October 28, 2009

Udall: Rural America Spurs Health Innovation

Speech is Fifth in a Series on Health Care by Senate's Freshman Class

 

WASHINGTON – U.S. Senator Tom Udall, D-NM, and eight of his fellow freshman senators took to the floor of the U.S. Senate today for the fifth in a series of speeches to highlight the need for health insurance reform. This week the senators used their remarks to discuss how communities across the nation are spurring innovations in health care that should be incorporated into reform.

Udall used his remarks to highlight two programs in New Mexico that are helping rural communities provide quality, affordable health care to their residents, who are more likely to be uninsured than their urban counterparts, have higher rates of chronic disease and often must travel hundreds of miles to receive medical care.

The following is Senator Udall’s speech as prepared for delivery:

“Last week, during our gathering of freshmen senators in this chamber, I talked about how health care reform must benefit rural America. As I explained then, rural Americans face unique challenges in finding quality, affordable health care. And rural health care systems face increased strain due to doctor shortages and insufficient funding.

“Successful reform hinges in large part on how we meet the challenges of health care in rural America. But what many might not realize is that rural America – precisely because of these challenges – has become an incubator for the very innovation that will help us achieve our goal.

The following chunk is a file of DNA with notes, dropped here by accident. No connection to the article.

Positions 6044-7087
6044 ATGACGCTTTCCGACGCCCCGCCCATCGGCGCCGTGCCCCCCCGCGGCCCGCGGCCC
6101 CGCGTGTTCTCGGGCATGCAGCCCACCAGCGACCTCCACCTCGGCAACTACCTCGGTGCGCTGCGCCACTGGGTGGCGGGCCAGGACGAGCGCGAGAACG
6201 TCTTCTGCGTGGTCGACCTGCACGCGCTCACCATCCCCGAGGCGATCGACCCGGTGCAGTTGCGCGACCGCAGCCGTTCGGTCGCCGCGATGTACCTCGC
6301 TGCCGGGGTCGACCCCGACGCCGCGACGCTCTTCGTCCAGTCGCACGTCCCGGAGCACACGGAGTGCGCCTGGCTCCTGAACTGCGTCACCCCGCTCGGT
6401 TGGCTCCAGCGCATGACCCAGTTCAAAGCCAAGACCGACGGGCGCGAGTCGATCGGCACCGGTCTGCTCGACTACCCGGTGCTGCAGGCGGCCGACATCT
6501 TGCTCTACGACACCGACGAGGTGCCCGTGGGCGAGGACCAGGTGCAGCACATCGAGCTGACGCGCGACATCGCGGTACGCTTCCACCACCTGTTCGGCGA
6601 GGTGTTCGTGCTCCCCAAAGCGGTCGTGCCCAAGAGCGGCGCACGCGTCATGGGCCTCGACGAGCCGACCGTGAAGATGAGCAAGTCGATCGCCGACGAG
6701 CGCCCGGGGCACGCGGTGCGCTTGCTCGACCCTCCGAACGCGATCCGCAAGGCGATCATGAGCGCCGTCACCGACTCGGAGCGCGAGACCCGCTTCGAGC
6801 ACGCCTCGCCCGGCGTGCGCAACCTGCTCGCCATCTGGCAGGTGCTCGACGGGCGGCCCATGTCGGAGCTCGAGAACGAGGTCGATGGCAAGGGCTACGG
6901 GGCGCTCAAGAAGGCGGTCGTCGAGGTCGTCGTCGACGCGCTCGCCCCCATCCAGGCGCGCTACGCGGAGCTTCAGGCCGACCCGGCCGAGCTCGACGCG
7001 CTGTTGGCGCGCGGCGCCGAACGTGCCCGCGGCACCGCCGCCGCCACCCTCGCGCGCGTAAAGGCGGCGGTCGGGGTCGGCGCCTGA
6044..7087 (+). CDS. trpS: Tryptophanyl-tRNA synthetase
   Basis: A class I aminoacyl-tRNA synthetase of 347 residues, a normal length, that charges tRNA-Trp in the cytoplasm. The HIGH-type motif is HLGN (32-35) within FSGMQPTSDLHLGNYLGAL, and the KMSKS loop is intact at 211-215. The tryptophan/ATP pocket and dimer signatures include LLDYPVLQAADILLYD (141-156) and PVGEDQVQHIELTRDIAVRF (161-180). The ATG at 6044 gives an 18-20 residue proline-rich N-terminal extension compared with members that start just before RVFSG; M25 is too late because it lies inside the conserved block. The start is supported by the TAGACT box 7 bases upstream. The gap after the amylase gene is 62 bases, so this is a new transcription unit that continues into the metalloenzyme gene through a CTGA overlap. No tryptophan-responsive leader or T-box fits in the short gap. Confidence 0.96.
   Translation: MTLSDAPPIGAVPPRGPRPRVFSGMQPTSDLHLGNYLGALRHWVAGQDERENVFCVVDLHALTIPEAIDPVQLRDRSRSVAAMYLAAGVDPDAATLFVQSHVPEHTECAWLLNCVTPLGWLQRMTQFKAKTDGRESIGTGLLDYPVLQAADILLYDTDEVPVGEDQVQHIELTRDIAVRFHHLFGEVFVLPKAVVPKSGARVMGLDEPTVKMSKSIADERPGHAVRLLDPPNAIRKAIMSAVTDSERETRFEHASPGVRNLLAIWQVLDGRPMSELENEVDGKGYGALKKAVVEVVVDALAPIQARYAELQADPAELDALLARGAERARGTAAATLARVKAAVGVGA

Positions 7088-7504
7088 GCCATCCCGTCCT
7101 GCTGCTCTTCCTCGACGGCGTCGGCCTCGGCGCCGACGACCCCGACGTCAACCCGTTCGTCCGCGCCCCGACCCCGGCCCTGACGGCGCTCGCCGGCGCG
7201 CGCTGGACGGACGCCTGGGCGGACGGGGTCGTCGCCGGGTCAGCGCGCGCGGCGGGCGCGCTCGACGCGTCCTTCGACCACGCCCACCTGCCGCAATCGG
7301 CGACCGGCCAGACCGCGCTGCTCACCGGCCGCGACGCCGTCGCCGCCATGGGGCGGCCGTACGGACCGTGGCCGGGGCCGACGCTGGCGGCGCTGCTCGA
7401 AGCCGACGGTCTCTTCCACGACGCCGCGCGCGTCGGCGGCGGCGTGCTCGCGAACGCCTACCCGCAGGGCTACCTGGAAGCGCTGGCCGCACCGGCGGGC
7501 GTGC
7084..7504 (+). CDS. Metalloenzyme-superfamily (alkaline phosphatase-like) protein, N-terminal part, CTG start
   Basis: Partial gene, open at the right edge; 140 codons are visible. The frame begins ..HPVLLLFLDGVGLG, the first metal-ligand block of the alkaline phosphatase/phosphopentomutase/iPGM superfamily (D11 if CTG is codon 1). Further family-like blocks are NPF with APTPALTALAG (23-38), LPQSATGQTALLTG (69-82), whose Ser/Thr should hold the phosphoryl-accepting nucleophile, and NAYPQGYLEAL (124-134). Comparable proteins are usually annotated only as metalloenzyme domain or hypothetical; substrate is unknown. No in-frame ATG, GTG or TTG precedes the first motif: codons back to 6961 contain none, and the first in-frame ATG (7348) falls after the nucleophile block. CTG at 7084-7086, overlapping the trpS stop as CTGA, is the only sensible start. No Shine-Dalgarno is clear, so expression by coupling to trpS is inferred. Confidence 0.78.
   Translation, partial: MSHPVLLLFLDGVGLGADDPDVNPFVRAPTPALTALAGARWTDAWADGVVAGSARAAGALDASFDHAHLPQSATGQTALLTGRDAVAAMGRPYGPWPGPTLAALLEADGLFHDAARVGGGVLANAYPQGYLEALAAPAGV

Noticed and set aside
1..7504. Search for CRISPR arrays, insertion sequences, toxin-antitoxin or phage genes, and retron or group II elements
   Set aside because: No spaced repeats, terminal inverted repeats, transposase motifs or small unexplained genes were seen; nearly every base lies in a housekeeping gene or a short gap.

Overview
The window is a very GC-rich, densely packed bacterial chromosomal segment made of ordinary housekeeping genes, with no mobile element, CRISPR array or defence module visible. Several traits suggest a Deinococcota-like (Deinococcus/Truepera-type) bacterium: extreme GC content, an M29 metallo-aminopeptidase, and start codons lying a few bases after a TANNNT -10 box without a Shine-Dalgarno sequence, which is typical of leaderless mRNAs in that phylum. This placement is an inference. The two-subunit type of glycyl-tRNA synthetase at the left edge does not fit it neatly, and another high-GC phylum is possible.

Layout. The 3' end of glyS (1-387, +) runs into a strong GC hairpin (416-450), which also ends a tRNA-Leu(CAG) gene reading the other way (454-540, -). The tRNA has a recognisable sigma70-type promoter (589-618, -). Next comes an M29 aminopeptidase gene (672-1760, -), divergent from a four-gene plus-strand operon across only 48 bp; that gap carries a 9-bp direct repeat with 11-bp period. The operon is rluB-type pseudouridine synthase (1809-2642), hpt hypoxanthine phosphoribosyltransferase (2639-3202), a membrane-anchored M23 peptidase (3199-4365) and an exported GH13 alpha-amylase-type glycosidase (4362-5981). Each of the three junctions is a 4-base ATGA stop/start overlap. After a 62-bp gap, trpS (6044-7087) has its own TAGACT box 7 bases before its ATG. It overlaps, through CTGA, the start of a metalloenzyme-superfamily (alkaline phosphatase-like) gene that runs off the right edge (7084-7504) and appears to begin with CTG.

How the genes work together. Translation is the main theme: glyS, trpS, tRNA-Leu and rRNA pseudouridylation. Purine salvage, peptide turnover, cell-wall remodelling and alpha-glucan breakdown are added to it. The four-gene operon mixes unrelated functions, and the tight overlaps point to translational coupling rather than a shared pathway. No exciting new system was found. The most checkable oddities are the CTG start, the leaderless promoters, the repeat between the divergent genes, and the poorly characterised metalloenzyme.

“Rural America is trying to meet these health care challenges head on with innovative programs in communities across the country. In the process, they’re offering a blueprint for the nation as we work to enact reform that will benefit all Americans, no matter where they call home.

“In my home state, several innovative programs are already paying dividends. The two I’d like to talk about today are the result of partnerships between our rural communities and one of our key academic institutions – the University of New Mexico.

“Academic health centers like the one at UNM have the potential to be hubs of knowledge and expertise not just for the communities where they are physically based, but for the entire state. UNM recognized this potential and reached out to partners in rural areas throughout New Mexico. They asked two basic - but often overlooked – questions: “What do you need?” and “How can we help?”

“What emerged from these conversations was the development of a statewide Health Extension Rural Office program. Through this program – which we call HERO for short – agents live and work in the communities they serve, and act as liaisons and resources to health partners in the area. We know this extension model for agriculture, and we’re proving it can work for health services, too.